Balance 3: Mediating Focus and Openness

This is part of a series of “Balance” posts that will treat the subject of balance from a transdisciplinary perspective (for more on this, see the end of the first and second posts). It’s not about work-life balance only, but about the many decisions that modern world citizens have to evaluate today. I hope these discussions help you determine where you need to be on the spectrum to find your own inner truth.

glasses with aperture focusing

To be honest, this is one of those questions I need a lot of help on right now.

I’ve come pretty far on accepting myself, and I still veer in and out of both auto-pilot and overthinking mode, but this is the one that I’ve been trying to grapple with for the past several months, without much resolution.

The big question haunting me, as I am now free of the daily grind of obligation to a desk job, is how to focus on what I want to achieve in a way that both suits my personality and gets things done. Without the external motivation or threat overhanging my work, how do I set goals and motivate myself to accomplish them?

The pitfalls I see, and do feel free to contribute your two cents (or $20!), are in 1) getting too focused on one outcome, or 2) being lackadaisical. While being focused is usually considered a positive attribute, associated with determination, results, and making progress, what comes of taking this to an extreme?

Too Much Focus on One Outcome:

  • Missing out on other opportunities
  • Not taking care of other parts of your life
  • Disappointment if goal not attained

The biggest of these is missing out on other opportunities, which happens unless one has a certain openness to experience, which interestingly enough, Wikipedia tells me is a whole field of study in Psychology.

As a multipotentialite, perhaps this scares me more than it does the average non-multipod. But with so many fascinating things happening in this world, it’s hard not to want to do as many of them as you can, right?

Second, focusing one one goal may well take attention away from other crucial duties such as relationships, exercise, and maintenance tasks. Don’t want to make a million only to learn that you’ve alienated your spouse, or gained 30 pounds and now have a chronic condition, or neglected to pay your gas bill, do we?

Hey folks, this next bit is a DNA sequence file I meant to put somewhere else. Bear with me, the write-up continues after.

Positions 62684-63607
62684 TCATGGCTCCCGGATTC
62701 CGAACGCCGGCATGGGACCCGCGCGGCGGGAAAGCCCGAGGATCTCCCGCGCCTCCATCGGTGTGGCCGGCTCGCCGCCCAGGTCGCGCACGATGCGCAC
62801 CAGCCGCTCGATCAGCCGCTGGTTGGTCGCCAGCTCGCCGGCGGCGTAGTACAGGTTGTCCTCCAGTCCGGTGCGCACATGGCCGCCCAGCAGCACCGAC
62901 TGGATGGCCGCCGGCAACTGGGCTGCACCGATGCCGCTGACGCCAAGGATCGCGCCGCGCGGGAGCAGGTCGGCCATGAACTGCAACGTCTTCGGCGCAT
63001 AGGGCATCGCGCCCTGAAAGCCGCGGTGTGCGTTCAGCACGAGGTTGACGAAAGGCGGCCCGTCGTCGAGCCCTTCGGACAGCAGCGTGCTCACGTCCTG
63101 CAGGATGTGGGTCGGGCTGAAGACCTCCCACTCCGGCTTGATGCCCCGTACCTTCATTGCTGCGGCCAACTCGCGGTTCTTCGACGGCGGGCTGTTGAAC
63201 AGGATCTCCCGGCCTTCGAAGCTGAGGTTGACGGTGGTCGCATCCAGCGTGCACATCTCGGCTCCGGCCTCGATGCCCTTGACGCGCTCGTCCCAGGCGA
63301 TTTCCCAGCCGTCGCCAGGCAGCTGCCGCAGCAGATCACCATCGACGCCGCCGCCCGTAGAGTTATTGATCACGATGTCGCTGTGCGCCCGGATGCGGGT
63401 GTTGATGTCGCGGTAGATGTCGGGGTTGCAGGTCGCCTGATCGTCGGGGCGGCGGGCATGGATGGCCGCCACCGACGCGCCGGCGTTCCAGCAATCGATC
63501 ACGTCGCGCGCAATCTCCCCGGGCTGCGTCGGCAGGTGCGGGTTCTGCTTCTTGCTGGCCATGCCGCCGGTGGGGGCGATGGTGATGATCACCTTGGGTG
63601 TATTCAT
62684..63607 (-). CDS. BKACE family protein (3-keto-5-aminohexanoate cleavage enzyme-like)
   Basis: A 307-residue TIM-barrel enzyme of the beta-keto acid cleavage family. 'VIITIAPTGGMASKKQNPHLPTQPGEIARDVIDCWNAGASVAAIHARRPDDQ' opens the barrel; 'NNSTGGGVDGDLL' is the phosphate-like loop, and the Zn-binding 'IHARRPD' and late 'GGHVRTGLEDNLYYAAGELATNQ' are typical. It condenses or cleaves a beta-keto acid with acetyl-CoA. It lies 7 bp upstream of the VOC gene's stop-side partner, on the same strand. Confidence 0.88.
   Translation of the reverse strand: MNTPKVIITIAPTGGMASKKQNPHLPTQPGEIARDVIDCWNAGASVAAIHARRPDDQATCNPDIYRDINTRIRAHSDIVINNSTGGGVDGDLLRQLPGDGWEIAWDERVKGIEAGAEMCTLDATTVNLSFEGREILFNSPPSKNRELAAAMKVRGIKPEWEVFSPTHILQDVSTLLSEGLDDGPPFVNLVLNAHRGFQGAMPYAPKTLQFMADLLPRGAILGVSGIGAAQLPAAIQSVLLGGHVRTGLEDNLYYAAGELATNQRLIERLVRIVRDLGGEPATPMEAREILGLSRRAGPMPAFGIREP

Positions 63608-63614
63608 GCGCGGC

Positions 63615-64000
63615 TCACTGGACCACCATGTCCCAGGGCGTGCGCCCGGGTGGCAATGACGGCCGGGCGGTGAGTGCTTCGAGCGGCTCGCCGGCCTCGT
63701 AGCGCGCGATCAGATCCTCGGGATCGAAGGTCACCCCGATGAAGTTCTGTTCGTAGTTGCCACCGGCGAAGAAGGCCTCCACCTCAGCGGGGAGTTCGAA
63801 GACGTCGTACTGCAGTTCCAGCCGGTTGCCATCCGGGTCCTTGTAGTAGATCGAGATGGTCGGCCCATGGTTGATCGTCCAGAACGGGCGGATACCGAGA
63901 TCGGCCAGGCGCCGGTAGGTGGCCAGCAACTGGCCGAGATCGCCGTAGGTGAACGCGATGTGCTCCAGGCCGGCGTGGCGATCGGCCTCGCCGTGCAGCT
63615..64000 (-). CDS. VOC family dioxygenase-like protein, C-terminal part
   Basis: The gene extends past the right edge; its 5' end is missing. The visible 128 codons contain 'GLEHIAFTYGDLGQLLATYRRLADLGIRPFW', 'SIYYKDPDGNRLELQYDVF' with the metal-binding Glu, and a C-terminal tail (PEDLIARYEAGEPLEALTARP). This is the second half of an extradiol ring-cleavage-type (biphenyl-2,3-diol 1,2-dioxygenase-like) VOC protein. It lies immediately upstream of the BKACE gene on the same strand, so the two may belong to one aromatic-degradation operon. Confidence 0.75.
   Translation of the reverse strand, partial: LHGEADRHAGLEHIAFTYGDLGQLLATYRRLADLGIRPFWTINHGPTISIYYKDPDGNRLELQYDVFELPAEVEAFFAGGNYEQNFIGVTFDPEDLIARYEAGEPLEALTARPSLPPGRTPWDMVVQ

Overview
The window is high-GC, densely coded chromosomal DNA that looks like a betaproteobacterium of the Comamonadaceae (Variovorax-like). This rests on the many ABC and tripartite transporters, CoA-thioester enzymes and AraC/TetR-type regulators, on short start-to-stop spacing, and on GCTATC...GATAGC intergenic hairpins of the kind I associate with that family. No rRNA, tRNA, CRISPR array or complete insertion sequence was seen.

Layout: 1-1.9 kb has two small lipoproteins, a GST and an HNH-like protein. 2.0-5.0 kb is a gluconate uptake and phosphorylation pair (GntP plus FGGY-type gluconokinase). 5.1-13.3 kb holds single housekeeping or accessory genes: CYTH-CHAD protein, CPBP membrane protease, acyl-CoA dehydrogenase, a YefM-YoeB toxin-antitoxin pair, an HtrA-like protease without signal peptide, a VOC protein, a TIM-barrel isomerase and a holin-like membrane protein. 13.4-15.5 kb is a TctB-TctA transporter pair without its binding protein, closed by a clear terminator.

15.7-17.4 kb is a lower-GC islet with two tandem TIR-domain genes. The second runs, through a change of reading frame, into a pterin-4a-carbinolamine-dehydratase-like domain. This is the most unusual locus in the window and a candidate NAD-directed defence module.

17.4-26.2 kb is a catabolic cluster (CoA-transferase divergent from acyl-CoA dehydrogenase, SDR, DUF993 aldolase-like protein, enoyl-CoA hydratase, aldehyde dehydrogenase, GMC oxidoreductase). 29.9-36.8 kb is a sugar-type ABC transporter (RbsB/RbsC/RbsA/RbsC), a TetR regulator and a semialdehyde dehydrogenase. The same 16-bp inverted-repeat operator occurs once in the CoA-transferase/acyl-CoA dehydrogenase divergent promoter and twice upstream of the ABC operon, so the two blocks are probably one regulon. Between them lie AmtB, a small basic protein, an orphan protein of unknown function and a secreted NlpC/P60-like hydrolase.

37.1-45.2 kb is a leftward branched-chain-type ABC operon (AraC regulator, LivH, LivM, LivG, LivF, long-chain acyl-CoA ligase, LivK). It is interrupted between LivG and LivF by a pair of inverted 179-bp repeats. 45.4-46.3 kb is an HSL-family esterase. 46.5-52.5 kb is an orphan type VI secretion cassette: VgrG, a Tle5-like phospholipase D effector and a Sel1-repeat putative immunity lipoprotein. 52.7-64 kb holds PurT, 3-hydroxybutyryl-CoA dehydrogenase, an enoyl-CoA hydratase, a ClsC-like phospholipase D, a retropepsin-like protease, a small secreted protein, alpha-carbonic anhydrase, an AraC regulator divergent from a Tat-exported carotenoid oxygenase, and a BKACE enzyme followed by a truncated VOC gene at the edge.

Finally, bitter disappointment if the one thing you’ve focused all your energy on for the past 6 months, or 6 years, doesn’t happen. Some may see this as a mechanism for fear to hold me back, and it might be. But I think that it’s important to acknowledge that 1) there are factors out of your control, and 2) you may not have set the best, most accurate, most relevant type of goal. Here are my two personal examples.

Acknowledge…drawbacks to focus

First, who has ever tried to prioritize finding a life partner? Yeah, silly, right? (So maybe this is an example for both drawbacks…)

I know from personal experience that you can’t count on something that involves something out of your control, such as meeting the love of your life. It’s a mixture of chemistry, timing, attitude, effort, and of course, openness. Only the last two are in your control.

I spent a couple years cycling in and out of putting targeted effort into dating, and being open to all types of people, with nothing to show for it at the end except a lot of first dates, several story-worthy, awkward ones, and a few really nice second dates. But no match.

So is the best strategy for finding your mate focus? Or openness? I’ll let you be the judge. (I just know that it’s not OKCupid, for me!)

Second, setting a goal that is not the most accurate or relevant, or realistic. This must happen to every entrepreneur out there. Aim for 100 products sold on the first day, 500 subscribers to a newsletter, 1,000 Facebook likes, whatever it is. But then as the intrepid adventurer, I realize I need to research different marketing methods, or go through another round of editing… and it turns out 6 months to publish a book may not have been so realistic.

It must be time to reflect, analyze, & evolve into a better goal-setter.


On the other side of the spectrum, you could have not enough focus… and while openness may be considered a good trait by some, associated with characteristics such as objectivity or being open-minded, what might come of taking it too far?

office space motivation poster

Being Lackadaisical:

  • not challenging yourself to accomplish what you might
  • being fatalistic about things that you could actually influence

The first outcome hearkens back to another Balance post, and I realize it’s definitely a fine line.

How do you know if you need to be a stern taskmaster and spend every evening for a week at home tinkering with your website, or whether you need to spend 3 evenings a week going for a walk, letting thoughts settle, getting fresh inspiration, and exercise to boot?